‘A Young Doctor’s Notebook,’ Coming to America.

Hamm and Radcliffe bathing together in a young doctor's notebook

Daniel Radcliffe and John Hamm in the bathtub scene from ‘A Young Doctor’s Notebook.’

Bulgakov’s A Young Doctor’s Notebook to be aired in the U.S. on the cable channel Ovation.

An article in The New York Times today (July 14, 2013) announced that the British four part mini-series of A Young Doctor’s Notebook, based on the stories of Mikhail Bulgakov and starring John Hamm and Daniel Radcliffe, will air in the U.S. this Fall on the cable channel Ovation. This is especially good news for me as I had managed to view the first episode, but have been unable to find any version, paid or free, of subsequent episodes. Hopefully I will be able to view this series from Ovation’s website, and not have to get cable TV.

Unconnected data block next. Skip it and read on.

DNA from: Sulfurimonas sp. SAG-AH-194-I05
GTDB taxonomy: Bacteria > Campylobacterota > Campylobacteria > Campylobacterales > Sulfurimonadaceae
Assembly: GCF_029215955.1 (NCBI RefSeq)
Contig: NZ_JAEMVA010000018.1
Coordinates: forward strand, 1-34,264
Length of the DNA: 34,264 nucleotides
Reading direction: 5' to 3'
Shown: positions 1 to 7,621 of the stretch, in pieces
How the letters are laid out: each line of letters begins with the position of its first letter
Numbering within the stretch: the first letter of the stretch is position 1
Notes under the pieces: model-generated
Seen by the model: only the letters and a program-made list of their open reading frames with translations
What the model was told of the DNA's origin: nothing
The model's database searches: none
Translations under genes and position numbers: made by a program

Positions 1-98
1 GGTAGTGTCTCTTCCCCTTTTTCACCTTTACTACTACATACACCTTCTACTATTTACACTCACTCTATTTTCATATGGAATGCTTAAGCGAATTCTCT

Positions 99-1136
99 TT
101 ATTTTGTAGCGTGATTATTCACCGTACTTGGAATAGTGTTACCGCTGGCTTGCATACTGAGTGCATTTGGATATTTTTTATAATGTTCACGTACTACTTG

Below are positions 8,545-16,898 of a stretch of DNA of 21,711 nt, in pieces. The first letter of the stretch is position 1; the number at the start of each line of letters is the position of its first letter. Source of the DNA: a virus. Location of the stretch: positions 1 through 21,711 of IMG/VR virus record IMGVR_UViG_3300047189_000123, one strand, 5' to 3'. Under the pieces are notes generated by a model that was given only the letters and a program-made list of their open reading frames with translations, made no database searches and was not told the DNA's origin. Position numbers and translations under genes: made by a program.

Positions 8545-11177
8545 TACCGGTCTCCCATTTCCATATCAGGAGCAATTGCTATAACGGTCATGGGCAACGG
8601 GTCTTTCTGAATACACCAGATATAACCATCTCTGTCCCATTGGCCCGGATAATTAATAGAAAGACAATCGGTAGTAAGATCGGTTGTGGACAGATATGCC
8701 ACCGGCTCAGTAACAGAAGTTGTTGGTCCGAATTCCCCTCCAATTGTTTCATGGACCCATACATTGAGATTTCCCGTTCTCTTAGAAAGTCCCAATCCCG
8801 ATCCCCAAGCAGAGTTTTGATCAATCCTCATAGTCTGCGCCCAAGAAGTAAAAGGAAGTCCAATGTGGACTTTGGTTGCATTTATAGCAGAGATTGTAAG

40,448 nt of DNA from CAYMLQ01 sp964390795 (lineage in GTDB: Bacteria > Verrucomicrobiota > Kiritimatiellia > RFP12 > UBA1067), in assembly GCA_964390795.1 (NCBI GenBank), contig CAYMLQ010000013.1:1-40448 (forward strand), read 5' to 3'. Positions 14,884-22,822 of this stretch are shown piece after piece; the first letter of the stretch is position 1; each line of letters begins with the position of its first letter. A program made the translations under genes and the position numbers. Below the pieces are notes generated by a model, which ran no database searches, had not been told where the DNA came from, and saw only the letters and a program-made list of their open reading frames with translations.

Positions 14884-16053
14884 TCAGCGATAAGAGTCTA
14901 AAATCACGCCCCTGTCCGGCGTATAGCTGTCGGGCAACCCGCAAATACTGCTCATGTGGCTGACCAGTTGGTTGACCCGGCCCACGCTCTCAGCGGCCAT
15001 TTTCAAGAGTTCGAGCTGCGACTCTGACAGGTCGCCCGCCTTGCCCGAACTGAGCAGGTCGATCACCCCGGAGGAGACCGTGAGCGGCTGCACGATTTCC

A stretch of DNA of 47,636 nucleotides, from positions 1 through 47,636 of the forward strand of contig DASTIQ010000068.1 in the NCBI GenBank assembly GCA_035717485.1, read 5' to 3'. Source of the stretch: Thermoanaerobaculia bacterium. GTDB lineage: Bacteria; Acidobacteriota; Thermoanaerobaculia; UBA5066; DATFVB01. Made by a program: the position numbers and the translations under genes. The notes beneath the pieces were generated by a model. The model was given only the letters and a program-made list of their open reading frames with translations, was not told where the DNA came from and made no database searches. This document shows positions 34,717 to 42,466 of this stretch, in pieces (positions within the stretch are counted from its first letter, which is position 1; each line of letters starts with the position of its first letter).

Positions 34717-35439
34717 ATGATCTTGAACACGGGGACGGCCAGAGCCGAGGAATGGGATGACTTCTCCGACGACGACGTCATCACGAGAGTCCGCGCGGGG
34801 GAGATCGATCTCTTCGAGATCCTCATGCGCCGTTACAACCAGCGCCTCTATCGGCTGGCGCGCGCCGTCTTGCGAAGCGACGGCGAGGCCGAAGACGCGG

Previous to hearing about this production last year, I had not read the collection of Bulgakov’s stories that inspired it—Notes of a Country Doctor. Having decided to read an English translation of this collection before viewing A Young Doctor’s Notebook, and now having seen the first episode, I am more eager than ever to watch the rest as I am interested in how they handled Bulgakov’s unexpectedly dark, and deeply disturbing conclusion. I don’t know what to expect, really, as this production introduces the new and significant element of having the older doctor (Hamm) visiting and engaging with his younger self (Radcliffe) as he stumbles through his first assignment as “a real doctor” in a hospital in remotest rural Russia.